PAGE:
Emery–Dreifuss muscular dystrophy (EDMD) is a type of muscular dystrophy, a group of heritable diseases that cause progressive impairment of muscles. EDMD affects muscles used for movement, causing atrophy, weakness and contractures. It almost always affects the heart, causing abnormal rhythms, heart failure, or sudden cardiac death. It is rare, affecting 0.39 per 100,000 people. It is named after Alan Eglin H. Emery and Fritz E. Dreifuss.

Congenital myopathy is a very broad term for any muscle disorder present at birth. This defect primarily affects skeletal muscle fibres and causes muscular weakness and/or hypotonia. Congenital myopathies account for one of the top neuromuscular disorders in the world today, comprising approximately 6 in 100,000 live births every year. As a whole, congenital myopathies can be broadly classified as follows:

Bethlem myopathy Medical condition

Bethlem myopathy is an autosomal dominant myopathy, classified as a congenital form of muscular dystrophy, that is caused by a mutation in one of the three genes coding for type VI collagen. These include COL6A1, COL6A2, and COL6A3. Gower's sign, tiptoe-walking and contractures of the joints are typical signs and symptoms of the disease. Bethlem myopathy could be diagnosed based on clinical examinations and laboratory tests may be recommended. Currently there is no cure for the disease and symptomatic treatment is used to relieve symptoms and improve quality of life. Bethlem myopathy affects about 1 in 200,000 people.

NIM811 Chemical compound

NIM811 is a mitochondrial permeability transition inhibitor. Also known as N-methyl-4-isoleucine cyclosporin, it is a four-substituted cyclosporine analogue that binds to cyclophilin, however this binary complex cannot bind to calcineurin, and therefore lacks immunosuppressive activity.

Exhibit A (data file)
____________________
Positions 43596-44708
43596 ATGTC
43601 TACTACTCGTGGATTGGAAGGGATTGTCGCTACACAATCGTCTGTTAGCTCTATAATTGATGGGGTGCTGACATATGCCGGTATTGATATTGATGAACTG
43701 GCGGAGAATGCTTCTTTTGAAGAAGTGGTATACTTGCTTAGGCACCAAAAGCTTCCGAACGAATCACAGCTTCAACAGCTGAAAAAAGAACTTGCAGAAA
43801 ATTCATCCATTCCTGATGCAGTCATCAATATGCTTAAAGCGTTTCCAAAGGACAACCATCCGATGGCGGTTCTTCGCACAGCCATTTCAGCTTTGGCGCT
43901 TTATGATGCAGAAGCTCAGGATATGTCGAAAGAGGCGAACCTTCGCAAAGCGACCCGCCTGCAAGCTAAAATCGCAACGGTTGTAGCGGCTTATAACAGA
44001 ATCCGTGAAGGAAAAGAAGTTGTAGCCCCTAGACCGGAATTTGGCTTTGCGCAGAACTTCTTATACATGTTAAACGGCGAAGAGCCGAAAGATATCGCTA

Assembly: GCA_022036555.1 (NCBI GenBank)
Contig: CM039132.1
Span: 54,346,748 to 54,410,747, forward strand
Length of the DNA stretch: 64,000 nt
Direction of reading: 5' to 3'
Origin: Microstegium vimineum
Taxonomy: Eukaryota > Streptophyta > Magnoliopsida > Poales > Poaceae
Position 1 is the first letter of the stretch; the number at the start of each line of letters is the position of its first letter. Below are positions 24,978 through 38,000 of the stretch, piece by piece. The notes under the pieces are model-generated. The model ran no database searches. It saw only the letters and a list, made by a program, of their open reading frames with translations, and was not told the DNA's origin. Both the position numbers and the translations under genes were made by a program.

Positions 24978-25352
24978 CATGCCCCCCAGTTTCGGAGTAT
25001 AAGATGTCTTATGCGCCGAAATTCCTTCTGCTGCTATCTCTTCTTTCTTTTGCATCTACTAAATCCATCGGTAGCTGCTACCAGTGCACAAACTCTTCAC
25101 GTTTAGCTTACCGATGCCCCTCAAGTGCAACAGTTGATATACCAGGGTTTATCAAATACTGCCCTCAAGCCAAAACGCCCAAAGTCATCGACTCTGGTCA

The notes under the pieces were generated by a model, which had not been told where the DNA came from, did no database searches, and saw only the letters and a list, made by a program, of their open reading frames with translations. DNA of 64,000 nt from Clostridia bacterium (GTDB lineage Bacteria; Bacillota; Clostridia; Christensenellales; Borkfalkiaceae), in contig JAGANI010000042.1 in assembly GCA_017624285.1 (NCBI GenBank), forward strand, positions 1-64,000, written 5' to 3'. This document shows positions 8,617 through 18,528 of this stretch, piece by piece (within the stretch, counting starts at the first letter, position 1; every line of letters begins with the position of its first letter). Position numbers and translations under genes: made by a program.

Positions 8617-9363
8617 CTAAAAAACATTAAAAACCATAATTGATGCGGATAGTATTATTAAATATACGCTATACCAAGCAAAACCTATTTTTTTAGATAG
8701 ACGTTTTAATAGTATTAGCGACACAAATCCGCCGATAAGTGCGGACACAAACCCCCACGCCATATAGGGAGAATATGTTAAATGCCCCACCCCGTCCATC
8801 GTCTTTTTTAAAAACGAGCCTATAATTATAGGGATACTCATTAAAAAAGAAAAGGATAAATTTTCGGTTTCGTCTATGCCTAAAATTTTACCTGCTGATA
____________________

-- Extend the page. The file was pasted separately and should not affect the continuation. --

Collagen, type VI, alpha 1 Mammalian protein found in Homo sapiens

Collagen alpha-1(VI) chain is a protein that in humans is encoded by the COL6A1 gene.

Collagen, type VI, alpha 2 Mammalian protein found in Homo sapiens

Collagen alpha-2(VI) chain is a protein that in humans is encoded by the COL6A2 gene.

Collagen, type VI, alpha 3

Collagen alpha-3(VI) chain is a protein that in humans is encoded by the COL6A3 gene. This protein is an alpha chain of type VI collagen that aids in microfibril formation. As part of type VI collagen, this protein has been implicated in Bethlem myopathy, Ullrich congenital muscular dystrophy (UCMD), and other diseases related to muscle and connective tissue.

SEPN1

Selenoprotein N is a protein that in humans is encoded by the SEPN1 gene.

Collagen VI (ColVI) is a type of collagen primarily associated with the extracellular matrix of skeletal muscle. ColVI maintains regularity in muscle function and stabilizes the cell membrane. It is synthesized by a complex, multistep pathway that leads to the formation of a unique network of linked microfilaments located in the extracellular matrix (ECM). ColVI plays a vital role in numerous cell types, including chondrocytes, neurons, myocytes, fibroblasts, and cardiomyocytes. ColVI molecules are made up of three alpha chains: α1(VI), α2(VI), and α3(VI). It is encoded by 6 genes: COL6A1, COL6A2, COL6A3, COL6A4, COL6A5, and COL6A6. The chain lengths of α1(VI) and α2(VI) are about 1,000 amino acids. The chain length of α3(VI) is roughly a third larger than those of α1(VI) and α2(VI), and it consists of several spliced variants within the range of 2,500 to 3,100 amino acids.